IDEAS home Printed from https://ideas.repec.org/p/pra/mprapa/90798.html
   My bibliography  Save this paper

Misperceived Quality: Fertilizer in Tanzania

Author

Listed:
  • Michelson, Hope
  • Ellison, Brenna
  • Fairbairn, Anna
  • Maertens, Annemie
  • Manyong, Victor

Abstract

Fertilizer use remains below recommended rates in most of Sub-Saharan Africa, contributing to poor crop yields and poverty. Farmers voice suspicion that available fertilizer is often adulterated, but these concerns are not backed by reliable evidence. In fact, an insight from industry but absent from academic literature is that profitable fertilizer adulteration is difficult. We surveyed all fertilizer sellers in Morogoro Region, Tanzania and tested 633 samples of their fertilizer. We also conducted a willingness-to-pay assessment with farmers. We find that fertilizers meet nutrient standards but that belief of rampant product adulteration persists among farmers. We find evidence of a quality inference problem in the market: 25% of fertilizer has deteriorated in observable ways and farmers rely on these observable attributes to (incorrectly) assess unobservable nutrient quality. We show that this misperception likely reduces technology adoption beyond the effect of nutrient quality being unobservable.

Suggested Citation

  • Michelson, Hope & Ellison, Brenna & Fairbairn, Anna & Maertens, Annemie & Manyong, Victor, 2018. "Misperceived Quality: Fertilizer in Tanzania," MPRA Paper 90798, University Library of Munich, Germany.
  • Handle: RePEc:pra:mprapa:90798
    as

    Download full text from publisher

    File URL: https://mpra.ub.uni-muenchen.de/90798/1/MPRA_paper_90798.pdf
    File Function: original version
    Download Restriction: no

    References listed on IDEAS

    as
    1. Esther Duflo & Michael Kremer & Jonathan Robinson, 2011. "Nudging Farmers to Use Fertilizer: Theory and Experimental Evidence from Kenya," American Economic Review, American Economic Association, vol. 101(6), pages 2350-2390, October.
    2. Dercon, Stefan & Christiaensen, Luc, 2011. "Consumption risk, technology adoption and poverty traps: Evidence from Ethiopia," Journal of Development Economics, Elsevier, vol. 96(2), pages 159-173, November.
    3. Hans P. Binswanger, 1980. "Attitudes Toward Risk: Experimental Measurement in Rural India," American Journal of Agricultural Economics, Agricultural and Applied Economics Association, vol. 62(3), pages 395-407.
    4. Tavneet Suri, 2011. "Selection and Comparative Advantage in Technology Adoption," Econometrica, Econometric Society, vol. 79(1), pages 159-209, January.
    5. Iván Marinovic & Andrzej Skrzypacz & Felipe Varas, 2018. "Dynamic Certification and Reputation for Quality," American Economic Journal: Microeconomics, American Economic Association, vol. 10(2), pages 58-82, May.
    6. Edward Balistreri & Gary McClelland & Gregory Poe & William Schulze, 2001. "Can Hypothetical Questions Reveal True Values? A Laboratory Comparison of Dichotomous Choice and Open-Ended Contingent Values with Auction Values," Environmental & Resource Economics, Springer;European Association of Environmental and Resource Economists, vol. 18(3), pages 275-292, March.
    7. Dean Karlan & Robert Osei & Isaac Osei-Akoto & Christopher Udry, 2014. "Agricultural Decisions after Relaxing Credit and Risk Constraints," The Quarterly Journal of Economics, Oxford University Press, vol. 129(2), pages 597-652.
    8. Shenggen Fan & Ashok Gulati & Sukhadeo Thorat, 2008. "Investment, subsidies, and pro‐poor growth in rural India," Agricultural Economics, International Association of Agricultural Economists, vol. 39(2), pages 163-170, September.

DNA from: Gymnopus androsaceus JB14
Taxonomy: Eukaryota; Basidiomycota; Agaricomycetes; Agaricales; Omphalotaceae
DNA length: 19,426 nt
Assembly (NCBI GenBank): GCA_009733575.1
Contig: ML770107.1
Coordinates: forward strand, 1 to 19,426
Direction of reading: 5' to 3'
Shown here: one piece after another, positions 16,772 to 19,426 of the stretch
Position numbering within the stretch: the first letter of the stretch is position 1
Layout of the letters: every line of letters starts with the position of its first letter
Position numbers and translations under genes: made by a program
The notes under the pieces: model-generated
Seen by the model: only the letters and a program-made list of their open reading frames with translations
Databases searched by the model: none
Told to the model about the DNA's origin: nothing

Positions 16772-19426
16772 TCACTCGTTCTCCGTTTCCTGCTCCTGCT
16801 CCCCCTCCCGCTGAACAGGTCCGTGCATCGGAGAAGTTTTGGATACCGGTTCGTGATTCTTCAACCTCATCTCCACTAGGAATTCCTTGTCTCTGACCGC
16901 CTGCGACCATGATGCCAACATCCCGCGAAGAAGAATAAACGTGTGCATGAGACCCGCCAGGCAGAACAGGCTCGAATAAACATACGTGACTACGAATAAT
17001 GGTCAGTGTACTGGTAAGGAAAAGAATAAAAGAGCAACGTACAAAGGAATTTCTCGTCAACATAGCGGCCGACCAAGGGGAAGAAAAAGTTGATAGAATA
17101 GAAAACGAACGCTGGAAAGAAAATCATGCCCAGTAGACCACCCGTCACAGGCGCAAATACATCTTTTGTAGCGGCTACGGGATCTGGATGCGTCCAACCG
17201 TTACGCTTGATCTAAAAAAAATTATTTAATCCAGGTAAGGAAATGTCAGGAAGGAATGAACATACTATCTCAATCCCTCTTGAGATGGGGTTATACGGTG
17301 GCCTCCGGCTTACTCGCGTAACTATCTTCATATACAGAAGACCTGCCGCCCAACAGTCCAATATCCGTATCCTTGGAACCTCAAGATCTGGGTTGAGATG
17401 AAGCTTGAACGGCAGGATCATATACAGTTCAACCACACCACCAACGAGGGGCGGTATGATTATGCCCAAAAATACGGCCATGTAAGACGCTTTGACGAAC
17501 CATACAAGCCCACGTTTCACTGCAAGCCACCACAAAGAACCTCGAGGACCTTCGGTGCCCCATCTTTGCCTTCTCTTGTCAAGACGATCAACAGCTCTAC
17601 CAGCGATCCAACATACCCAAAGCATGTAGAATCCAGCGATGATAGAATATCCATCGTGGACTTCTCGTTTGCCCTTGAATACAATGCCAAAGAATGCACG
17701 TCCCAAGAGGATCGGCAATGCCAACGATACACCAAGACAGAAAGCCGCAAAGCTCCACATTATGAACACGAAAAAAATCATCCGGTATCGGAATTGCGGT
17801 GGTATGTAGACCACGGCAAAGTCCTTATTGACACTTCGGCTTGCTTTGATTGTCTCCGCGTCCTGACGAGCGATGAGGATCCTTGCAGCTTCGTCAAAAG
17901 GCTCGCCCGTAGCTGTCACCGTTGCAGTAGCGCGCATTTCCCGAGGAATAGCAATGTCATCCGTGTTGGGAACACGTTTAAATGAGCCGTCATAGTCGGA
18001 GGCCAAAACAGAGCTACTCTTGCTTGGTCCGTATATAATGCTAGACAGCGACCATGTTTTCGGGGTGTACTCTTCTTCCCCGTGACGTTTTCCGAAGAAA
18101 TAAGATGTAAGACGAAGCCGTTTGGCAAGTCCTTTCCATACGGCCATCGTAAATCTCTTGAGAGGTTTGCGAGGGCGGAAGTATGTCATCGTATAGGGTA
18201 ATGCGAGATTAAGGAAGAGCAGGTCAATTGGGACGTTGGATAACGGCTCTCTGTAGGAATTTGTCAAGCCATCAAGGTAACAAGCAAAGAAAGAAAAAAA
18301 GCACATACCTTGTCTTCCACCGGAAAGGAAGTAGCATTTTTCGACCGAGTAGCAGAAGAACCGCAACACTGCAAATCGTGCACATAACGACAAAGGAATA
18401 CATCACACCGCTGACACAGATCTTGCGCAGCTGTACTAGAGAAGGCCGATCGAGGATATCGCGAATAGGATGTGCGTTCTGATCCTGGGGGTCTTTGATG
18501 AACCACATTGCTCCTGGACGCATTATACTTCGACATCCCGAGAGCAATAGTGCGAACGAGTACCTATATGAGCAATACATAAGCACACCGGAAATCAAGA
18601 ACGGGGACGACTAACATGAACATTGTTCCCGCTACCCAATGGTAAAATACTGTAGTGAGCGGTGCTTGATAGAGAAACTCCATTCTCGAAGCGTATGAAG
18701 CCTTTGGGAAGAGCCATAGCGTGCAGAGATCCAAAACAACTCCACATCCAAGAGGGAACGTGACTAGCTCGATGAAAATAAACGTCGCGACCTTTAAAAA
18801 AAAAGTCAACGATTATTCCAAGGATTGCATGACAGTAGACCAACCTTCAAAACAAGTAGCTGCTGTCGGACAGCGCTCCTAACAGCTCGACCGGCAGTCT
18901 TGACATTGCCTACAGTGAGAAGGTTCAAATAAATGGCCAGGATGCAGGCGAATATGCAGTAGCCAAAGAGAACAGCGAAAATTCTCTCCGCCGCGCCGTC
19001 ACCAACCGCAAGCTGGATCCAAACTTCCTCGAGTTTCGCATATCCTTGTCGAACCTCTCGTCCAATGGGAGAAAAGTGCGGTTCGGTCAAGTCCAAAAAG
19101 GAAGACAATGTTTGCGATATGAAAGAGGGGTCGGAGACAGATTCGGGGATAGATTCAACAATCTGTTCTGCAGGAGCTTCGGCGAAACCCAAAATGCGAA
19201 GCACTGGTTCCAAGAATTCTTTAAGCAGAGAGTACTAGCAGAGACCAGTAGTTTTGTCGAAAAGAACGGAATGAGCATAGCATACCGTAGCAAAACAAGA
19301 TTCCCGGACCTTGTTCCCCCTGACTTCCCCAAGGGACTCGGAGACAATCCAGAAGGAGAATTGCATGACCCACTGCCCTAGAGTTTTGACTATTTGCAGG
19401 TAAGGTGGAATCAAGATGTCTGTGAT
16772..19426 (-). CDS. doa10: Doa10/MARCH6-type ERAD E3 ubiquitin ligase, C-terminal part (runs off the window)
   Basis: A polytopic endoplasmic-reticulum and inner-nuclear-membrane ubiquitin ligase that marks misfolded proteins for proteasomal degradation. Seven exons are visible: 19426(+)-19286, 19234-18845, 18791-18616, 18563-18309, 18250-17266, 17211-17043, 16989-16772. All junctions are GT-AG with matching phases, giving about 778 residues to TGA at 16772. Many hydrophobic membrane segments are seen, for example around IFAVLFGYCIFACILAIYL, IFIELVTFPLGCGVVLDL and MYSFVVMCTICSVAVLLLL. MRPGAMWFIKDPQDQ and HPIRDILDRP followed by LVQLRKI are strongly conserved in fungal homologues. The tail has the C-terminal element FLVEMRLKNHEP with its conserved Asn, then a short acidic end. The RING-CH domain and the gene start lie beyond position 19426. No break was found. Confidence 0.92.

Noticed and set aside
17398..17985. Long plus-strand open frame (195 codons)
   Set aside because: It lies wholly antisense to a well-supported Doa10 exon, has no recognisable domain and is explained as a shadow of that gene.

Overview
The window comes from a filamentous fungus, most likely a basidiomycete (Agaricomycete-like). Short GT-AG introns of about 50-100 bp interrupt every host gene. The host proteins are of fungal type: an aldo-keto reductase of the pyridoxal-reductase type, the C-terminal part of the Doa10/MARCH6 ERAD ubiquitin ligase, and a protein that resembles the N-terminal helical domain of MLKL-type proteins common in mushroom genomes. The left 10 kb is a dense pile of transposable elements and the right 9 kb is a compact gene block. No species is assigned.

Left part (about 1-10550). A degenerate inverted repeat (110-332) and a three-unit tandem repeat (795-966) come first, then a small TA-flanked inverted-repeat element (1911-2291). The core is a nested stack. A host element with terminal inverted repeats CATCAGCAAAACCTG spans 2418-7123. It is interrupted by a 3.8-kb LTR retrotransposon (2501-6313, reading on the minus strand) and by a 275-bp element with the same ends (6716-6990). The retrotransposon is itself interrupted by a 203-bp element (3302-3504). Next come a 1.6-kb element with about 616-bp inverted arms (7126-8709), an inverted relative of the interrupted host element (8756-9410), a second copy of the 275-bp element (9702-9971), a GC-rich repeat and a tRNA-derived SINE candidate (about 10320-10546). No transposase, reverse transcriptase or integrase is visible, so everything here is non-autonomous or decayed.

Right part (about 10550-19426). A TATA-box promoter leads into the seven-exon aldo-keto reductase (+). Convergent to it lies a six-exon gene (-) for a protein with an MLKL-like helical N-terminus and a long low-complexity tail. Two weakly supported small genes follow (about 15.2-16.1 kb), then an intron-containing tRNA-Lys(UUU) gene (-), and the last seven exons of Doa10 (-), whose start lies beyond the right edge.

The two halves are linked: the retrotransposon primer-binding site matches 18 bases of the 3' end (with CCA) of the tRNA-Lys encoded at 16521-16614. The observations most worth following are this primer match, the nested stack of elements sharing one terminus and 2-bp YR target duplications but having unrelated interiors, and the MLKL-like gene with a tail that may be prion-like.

9. Timothy G. Conley & Christopher R. Udry, 2010. "Learning about a New Technology: Pineapple in Ghana," American Economic Review, American Economic Association, vol. 100(1), pages 35-69, March.
    10. Alpizar, Francisco & Carlsson, Fredrik & Naranjo, Maria A., 2011. "The effect of ambiguous risk, and coordination on farmers' adaptation to climate change — A framed field experiment," Ecological Economics, Elsevier, vol. 70(12), pages 2317-2326.
    11. repec:oup:qjecon:v:132:y:2017:i:3:p:1055-1100. is not listed on IDEAS
    12. Foster, Andrew D & Rosenzweig, Mark R, 1995. "Learning by Doing and Learning from Others: Human Capital and Technical Change in Agriculture," Journal of Political Economy, University of Chicago Press, vol. 103(6), pages 1176-1209, December.
    13. Charles A. Holt & Susan K. Laury, 2005. "Risk Aversion and Incentive Effects: New Data without Order Effects," American Economic Review, American Economic Association, vol. 95(3), pages 902-912, June.
    14. Bateman, Ian J. & Willis, Kenneth G. (ed.), 2001. "Valuing Environmental Preferences: Theory and Practice of the Contingent Valuation Method in the US, EU , and developing Countries," OUP Catalogue, Oxford University Press, number 9780199248919.
    15. Feder, Gershon & Just, Richard E & Zilberman, David, 1985. "Adoption of Agricultural Innovations in Developing Countries: A Survey," Economic Development and Cultural Change, University of Chicago Press, vol. 33(2), pages 255-298, January.
    16. Ruth Vargas Hill & John Hoddinott & Neha Kumar, 2013. "Adoption of weather-index insurance: learning from willingness to pay among a panel of households in rural Ethiopia," Agricultural Economics, International Association of Agricultural Economists, vol. 44(4-5), pages 385-398, July.
    17. Sheahan, Megan & Barrett, Christopher B., 2017. "Ten striking facts about agricultural input use in Sub-Saharan Africa," Food Policy, Elsevier, vol. 67(C), pages 12-25.
    18. repec:eee:deveco:v:129:y:2017:i:c:p:58-72 is not listed on IDEAS
    19. Costa-Font, Montserrat & Gil, José M. & Traill, W. Bruce, 2008. "Consumer acceptance, valuation of and attitudes towards genetically modified food: Review and implications for food policy," Food Policy, Elsevier, vol. 33(2), pages 99-111, April.
    20. Charles A. Holt & Susan K. Laury, 2002. "Risk Aversion and Incentive Effects," American Economic Review, American Economic Association, vol. 92(5), pages 1644-1655, December.
    21. Lybbert, Travis J., 2006. "Indian farmers' valuation of yield distributions: Will poor farmers value `pro-poor' seeds?," Food Policy, Elsevier, vol. 31(5), pages 415-441, October.